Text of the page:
MYTH: Providing alcohol to your teen at home decreases the risk for continued drinking as your adolescent gets older, and subsequent drinking problems later in life. 

REALITY: The opposite is true – supplying alcohol to a minor actually increases, rather than decreases the risk for continued drinking in the teen years and can lead to problem drinking later in life.

MYTH: Being ‘too strict’ about adolescent drinking during high school will cause teens to drink more when they first leave home and do not have parental oversight.  

REALITY: Research shows that teens who perceive their parents to be more permissive about alcohol use are more likely to abuse alcohol. More than half of high school students who say their parents allow them to drink at home – even just occasionally – report that they drink elsewhere with their friends, as compared to just 14 percent of teens whose parents don’t let them drink at home.

Underage Drinking Prevention

During the past six years, the Falmouth Prevention Partnership has established several community-based programs to help prevent underage drinking among Falmouth youth. These include:

Parents Who Host Lose The Most is a public awareness campaign to provide parents with accurate information about the health risks of underage drinking and the legal consequences of providing alcohol to youth. The campaign encourages parents and the community to send a unified message that teen alcohol consumption is not acceptable — it is illegal, unsafe, and unhealthy for anyone under the age of 21 to drink alcohol.

Project Sticker Shock On November 22 the Partnership will host its eighth Project Sticker Shock event.  Dozens of volunteers will spend their morning at 18 Falmouth liquor stores placing 10,000 stickers on wine and beer bags and putting up posters. The stickers and posters have a common message: “Parents Who Host Lose the Most: Don’t be a party to teenage drinking.” The objective is to encourage customers not to purchase alcohol for minors, and to remind them that it is illegal to do so. It also reminds parents not to host parties where alcohol is available to underage youth—especially during celebratory times such as the upcoming fall and winter holidays.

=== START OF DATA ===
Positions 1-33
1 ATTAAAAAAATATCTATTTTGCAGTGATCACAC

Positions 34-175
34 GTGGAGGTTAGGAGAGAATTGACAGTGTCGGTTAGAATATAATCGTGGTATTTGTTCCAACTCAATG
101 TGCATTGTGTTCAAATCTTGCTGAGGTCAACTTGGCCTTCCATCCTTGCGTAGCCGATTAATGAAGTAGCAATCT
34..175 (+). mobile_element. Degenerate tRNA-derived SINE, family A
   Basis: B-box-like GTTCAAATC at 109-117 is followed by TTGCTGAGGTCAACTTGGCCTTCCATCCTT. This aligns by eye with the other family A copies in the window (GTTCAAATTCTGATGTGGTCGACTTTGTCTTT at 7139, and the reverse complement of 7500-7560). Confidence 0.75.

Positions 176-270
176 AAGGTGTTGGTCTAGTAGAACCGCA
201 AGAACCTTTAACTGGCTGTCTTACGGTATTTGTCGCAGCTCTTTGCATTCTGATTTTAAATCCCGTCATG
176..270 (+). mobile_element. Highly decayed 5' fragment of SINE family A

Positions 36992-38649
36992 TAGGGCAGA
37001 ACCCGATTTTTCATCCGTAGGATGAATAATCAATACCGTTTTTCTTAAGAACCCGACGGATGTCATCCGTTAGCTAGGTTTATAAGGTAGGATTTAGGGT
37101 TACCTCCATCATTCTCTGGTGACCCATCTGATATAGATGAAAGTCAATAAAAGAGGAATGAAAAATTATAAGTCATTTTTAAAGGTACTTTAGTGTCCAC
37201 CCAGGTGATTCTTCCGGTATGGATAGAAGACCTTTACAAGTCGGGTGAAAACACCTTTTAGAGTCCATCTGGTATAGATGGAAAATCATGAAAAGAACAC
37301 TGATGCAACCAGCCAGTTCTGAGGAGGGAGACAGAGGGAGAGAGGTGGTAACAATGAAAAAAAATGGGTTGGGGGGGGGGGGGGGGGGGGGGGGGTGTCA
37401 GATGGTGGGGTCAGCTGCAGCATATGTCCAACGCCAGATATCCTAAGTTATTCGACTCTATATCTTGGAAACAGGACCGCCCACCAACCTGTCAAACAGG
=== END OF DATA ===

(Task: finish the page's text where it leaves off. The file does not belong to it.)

During the Holidays, Enjoy Family Meals

The holiday season is a time for gathering. Your kids are on school break, college kids may be home for a month or more, and your older children may be visiting with their partners and your grandchildren. Family meals are a great way to reconnect and to share accomplishments and disappointments. 

Regular family meals can be especially beneficial for your teens. Research studies have documented that teens who take part in regular  meals with their families are less likely to drink alcohol, use marijuana, or smoke cigarettes. And during those meals, turn off the TV and leave the smart phones and iPads in another room!  

As a parent, you have the power to help your teens avoid alcohol. Talk with your teens about the risks of underage drinking and set clear expectations for behavior. And, most important, set a good example by showing your teens that adults don’t need alcohol to celebrate. Your teen will be less likely to use alcohol, and more likely to enjoy a healthy new year.